This is the crux of the paper. The question that remains to be answered is whether or not this statement is supported.
The obvious criticism of this paper is the low sample size. Twenty subjects hardly seems conclusive. Also, there’s the “rule” that you, “can’t positive prove a negative.” For proponents of ketogenic diets, this seems like ripe ammunition to throw the study out. Admittedly, there are reporting issues here as well which make some of the assessments of the authors’ statements difficult (standard things like how subjects were randomly allocated, what level of BMI were they stratified on, who was blinded) The two flags I’ve written above also make me leery of this study—I feel that reporting extraneous details without explaining why they’re there points to a larger issue of possible poor understanding of the implications of those details.
But a low sample size isn’t a hard and fast rule. For instance, if a study shows that a meaningful difference between two groups is also “statistically significant” then regardless of the sample size, it had enough power to detect that difference statistically. There might be issues with _generalizability_ (the degree to which the results can be extended to people who were not directly in the study), but from a significance point of view, it’s all good.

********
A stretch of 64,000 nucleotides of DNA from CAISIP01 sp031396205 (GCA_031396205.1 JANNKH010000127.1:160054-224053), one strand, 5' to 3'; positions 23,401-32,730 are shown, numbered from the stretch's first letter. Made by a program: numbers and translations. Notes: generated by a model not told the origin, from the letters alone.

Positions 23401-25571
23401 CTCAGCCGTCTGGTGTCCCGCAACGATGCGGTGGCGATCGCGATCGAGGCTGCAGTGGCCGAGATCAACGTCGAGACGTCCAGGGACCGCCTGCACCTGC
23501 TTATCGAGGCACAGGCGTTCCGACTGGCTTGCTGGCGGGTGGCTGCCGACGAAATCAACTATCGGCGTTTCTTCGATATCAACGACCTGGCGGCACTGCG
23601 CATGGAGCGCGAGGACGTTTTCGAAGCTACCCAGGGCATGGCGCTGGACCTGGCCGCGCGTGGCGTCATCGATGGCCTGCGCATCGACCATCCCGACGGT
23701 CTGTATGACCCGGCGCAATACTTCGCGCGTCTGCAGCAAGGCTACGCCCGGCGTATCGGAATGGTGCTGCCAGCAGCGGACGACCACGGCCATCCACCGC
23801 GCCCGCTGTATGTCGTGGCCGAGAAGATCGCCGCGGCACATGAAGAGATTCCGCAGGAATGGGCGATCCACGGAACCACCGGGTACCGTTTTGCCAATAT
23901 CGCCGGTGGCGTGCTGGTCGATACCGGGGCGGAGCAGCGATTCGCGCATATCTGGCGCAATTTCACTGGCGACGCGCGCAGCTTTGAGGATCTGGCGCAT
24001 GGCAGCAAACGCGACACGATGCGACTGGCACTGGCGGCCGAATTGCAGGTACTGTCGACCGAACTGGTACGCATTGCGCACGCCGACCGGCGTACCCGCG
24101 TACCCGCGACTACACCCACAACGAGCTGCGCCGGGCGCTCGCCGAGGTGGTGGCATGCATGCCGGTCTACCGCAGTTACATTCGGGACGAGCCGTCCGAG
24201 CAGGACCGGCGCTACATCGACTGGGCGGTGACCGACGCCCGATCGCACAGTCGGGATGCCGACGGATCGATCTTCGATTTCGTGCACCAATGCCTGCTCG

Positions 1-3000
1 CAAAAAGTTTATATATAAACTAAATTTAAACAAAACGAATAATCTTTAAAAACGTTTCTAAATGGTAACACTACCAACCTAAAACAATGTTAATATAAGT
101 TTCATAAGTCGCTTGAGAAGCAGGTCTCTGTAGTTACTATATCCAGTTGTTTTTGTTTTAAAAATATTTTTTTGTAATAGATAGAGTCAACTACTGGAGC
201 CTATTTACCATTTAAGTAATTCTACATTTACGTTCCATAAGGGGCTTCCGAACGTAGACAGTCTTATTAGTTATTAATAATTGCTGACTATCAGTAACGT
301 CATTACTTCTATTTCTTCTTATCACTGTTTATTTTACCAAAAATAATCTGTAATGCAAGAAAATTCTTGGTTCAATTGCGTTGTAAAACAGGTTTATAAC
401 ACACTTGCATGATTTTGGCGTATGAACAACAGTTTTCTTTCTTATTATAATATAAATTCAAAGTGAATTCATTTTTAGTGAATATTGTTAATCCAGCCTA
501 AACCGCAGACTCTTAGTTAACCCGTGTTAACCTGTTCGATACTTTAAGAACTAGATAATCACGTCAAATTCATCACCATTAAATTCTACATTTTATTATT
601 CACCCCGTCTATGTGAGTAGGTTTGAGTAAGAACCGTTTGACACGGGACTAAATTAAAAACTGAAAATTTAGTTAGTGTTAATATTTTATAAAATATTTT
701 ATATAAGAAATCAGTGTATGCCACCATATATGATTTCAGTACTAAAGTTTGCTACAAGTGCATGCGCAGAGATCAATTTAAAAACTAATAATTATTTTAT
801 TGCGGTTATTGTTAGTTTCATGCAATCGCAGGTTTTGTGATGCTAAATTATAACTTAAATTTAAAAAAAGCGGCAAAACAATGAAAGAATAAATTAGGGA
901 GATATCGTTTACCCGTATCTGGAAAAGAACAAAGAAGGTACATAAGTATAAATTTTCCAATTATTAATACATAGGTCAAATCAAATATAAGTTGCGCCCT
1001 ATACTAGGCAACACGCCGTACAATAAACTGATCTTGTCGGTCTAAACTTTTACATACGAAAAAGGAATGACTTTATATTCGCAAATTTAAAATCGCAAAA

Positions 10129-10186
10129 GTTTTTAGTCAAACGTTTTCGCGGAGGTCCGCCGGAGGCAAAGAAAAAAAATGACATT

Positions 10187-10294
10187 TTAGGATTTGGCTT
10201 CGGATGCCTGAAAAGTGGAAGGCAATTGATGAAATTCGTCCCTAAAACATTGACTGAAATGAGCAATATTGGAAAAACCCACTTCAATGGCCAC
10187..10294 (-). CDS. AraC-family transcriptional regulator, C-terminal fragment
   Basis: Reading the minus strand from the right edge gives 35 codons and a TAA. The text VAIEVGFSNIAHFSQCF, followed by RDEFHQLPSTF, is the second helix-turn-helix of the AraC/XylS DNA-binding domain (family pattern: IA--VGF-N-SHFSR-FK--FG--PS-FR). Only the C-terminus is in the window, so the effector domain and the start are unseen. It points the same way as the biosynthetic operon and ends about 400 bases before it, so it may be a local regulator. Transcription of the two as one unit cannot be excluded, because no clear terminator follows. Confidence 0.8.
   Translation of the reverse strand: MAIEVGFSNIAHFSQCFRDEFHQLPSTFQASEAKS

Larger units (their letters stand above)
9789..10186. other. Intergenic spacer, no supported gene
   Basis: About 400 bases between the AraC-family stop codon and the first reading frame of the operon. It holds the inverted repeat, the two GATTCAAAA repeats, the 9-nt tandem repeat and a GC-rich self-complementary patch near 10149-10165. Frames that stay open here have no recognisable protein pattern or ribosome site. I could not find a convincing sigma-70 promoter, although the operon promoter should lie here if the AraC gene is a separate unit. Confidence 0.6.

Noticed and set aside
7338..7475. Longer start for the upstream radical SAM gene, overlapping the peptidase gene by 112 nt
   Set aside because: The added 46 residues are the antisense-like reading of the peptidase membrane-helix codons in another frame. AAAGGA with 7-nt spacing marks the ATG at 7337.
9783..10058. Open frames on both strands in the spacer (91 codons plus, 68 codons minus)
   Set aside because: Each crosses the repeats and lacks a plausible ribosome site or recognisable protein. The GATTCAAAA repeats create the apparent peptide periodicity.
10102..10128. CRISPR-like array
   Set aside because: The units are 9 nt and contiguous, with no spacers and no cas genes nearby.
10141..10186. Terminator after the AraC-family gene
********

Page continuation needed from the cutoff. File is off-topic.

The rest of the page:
Similarly, in this study, the low sample size isn’t necessarily a fatal blow. This is where things get artistic. Art is perceived after a deeper understanding of context. What looks like a red line on a blue background can be child’s drawing, or a work of profound meaning. So what’s the context here?
For weight loss in the first 6 weeks: An average difference of roughly 1kg between groups after 6 weeks of dieting in sedentary, overweight people (possibly in favour of the non-ketogenic diet.) I think you’d be hard pressed to sell that as a relevant difference.
For weight loss in the 4 weeks after: Virtually no weight loss in the ketogenic group compared to 1.4kg or 3 pounds of weight loss on a self-administered diet over 4 weeks in the non-ketogenic group. There’s a part of me that says that this is relevant. SOME weight loss is better than NO weight loss and 3 pounds over 4 weeks with whatever imperfections the individual brings to the table when they do it on their own might actually be relevant, particularly, if it has the potential to spawn more adherence and commitment to what could be a sustainable change. Lots of possibles here, yes; but that’s how the art of science is done, folks.